Mr. Lungberg: Why white sand, Chief? Why not, say, black sand?... If the whole idea is supposed to be contrast, otherness, blastedness, should I say sinisterness? Sinisterness is the sense I get.
Governor: Sinisterness fits, that's good.
Mr. Lungberg: Well, Ohio is a pretty white state: the roads are white, the people tend to be on the whole white, the sun's pretty bright here.... What better contrast than a hundred miles of black sand? Talk about sinister. And the black would soak up the heat a lot better, too. Be really hot, enhance the blastedness aspect.
Governor: I like it.

Readers can find more of Wallace's obsession with habitats in Infinite Jest, where he turns the entire northeastern United States into an uninhabitable feral zone—a virtual tropical jungle caused by dumping toxic waste in the area. In this instance, the U.S. has graciously given this land to Canada after ruining it for future civilizations that come along anytime before the half-life of uranium is over.

What does it all mean? Most significantly, manipulating the landscape in such extreme fashion—turning the snowbelt of Ohio into a desert, or transfiguring the picturesque Northeast into a tropical hot zone—is distinctly modern. Never before in history has mankind been able to so radically alter his habitat both quickly and intentionally. And while no project quite on the scale Wallace envisions has yet occurred, we read his material without blinking. It seems obvious that a civilization which blows a hole in the ozone layer, stops mighty rivers in their tracks, and regularly reclaims arid land through progressive irrigation techniques can do whatever it feels like to Mother Nature. She, after all, is encroaching on our personal space. In Wallace's mind, it's just another example of the surrealness of the modern world, an era in which the Earth seems no more mysterious or grand than a Chia Pet.

Wallace's other major obsession, television, only peeks up here and there in Broom. It's much more evident in his other works, such as Girl With Curious Hair, a collection of short stories—one of which deals with an autistic girl's years-long reign on the game-show Jeopardy—and Jest, whose plot revolves around a VCR tape so entertaining that people are quite literally glued to their television sets and inevitably die of starvation (an ironic twist on the popular couch potato image of ever pudgier Americans wearing grooves into their recliners). But in Broom, Wallace does take his first nip from the cathode-ray flask by mocking money-grubbing televangelists of the late-'80s variety through Vlad the Impaler, the talking cockatiel who ends up starring on the pseudo-show, Partners With God, for which appearance his name is changed to Ugolino the Significant.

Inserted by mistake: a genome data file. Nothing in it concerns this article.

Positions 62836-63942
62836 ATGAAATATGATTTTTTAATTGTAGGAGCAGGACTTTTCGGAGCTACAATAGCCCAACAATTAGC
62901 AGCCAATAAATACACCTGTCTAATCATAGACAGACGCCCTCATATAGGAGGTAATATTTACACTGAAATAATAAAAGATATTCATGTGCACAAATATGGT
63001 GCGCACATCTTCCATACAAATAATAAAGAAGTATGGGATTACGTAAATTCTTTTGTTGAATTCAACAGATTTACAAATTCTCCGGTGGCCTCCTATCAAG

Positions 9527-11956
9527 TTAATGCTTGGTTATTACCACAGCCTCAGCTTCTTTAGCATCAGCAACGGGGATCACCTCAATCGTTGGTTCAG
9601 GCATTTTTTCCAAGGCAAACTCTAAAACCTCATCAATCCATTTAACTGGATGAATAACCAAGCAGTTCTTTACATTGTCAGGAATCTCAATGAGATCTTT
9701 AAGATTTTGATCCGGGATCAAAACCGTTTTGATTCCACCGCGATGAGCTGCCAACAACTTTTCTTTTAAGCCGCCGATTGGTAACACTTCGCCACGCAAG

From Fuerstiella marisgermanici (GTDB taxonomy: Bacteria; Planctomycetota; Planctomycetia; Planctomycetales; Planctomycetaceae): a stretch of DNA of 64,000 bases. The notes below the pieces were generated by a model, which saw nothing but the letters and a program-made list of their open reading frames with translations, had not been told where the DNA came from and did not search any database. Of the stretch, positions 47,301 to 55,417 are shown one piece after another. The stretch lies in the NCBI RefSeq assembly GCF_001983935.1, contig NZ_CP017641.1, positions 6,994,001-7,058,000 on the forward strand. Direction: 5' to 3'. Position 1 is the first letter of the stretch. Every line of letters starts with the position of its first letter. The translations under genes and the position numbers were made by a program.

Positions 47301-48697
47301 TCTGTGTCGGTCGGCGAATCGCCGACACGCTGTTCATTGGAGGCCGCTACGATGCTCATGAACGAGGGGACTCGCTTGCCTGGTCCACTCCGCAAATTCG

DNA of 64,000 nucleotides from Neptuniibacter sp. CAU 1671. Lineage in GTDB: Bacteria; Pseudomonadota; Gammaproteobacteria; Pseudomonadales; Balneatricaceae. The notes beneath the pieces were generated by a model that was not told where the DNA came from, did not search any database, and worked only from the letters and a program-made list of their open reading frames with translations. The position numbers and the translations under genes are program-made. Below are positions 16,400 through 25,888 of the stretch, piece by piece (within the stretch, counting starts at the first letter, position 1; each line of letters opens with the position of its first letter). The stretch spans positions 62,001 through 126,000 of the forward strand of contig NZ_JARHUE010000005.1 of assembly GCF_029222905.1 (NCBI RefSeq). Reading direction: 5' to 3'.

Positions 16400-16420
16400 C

Why TV? Wallace himself answers the question in an essay titled "E Unibus Plurum: television and U.S. fiction." Here's what he says:

If the postmodern church fathers found pop images valid referents and symbols in fiction and if in the '70s and early '80s this appeal to the features of mass culture shifted from use to mention—i.e. certain avant-gardists starting to treat of pop and TV watching as themselves fertile subjects—the new Fiction of Image uses the transient received myths of popular culture as a world in which to imagine fictions about "real," albeit pop-meditated, characters.

In other words, not only do Wallace and his "Image Fiction" (his term) friends feel comfortable using TV images to help describe a scene, they actually use the TV references as the scene itself. Which is to say that, to them at least—and more and more to every two-car-garaged American—TV is as much reality as the Ford in the driveway. Which is, of course, the height of postmodernism's irony in that while these writers may be treating TV as real we all know that it isn't—or do we?

The thing about The Broom of the System then which is fundamentally Wallace and can be empirically traced throughout his later writing, is this fiddling with the increasingly gray line that separates reality from fiction in today's world. He blends humor and absurdity with an astoundingly creative voice to poke into the recesses of America's psyche and show us just how screwed up our society can be—while at the same time crafting characters that cope with the wackiness by developing new definitions of happiness and fulfillment; in fact, by carving out an existence, a Self, in the shadow of the only GOD they know.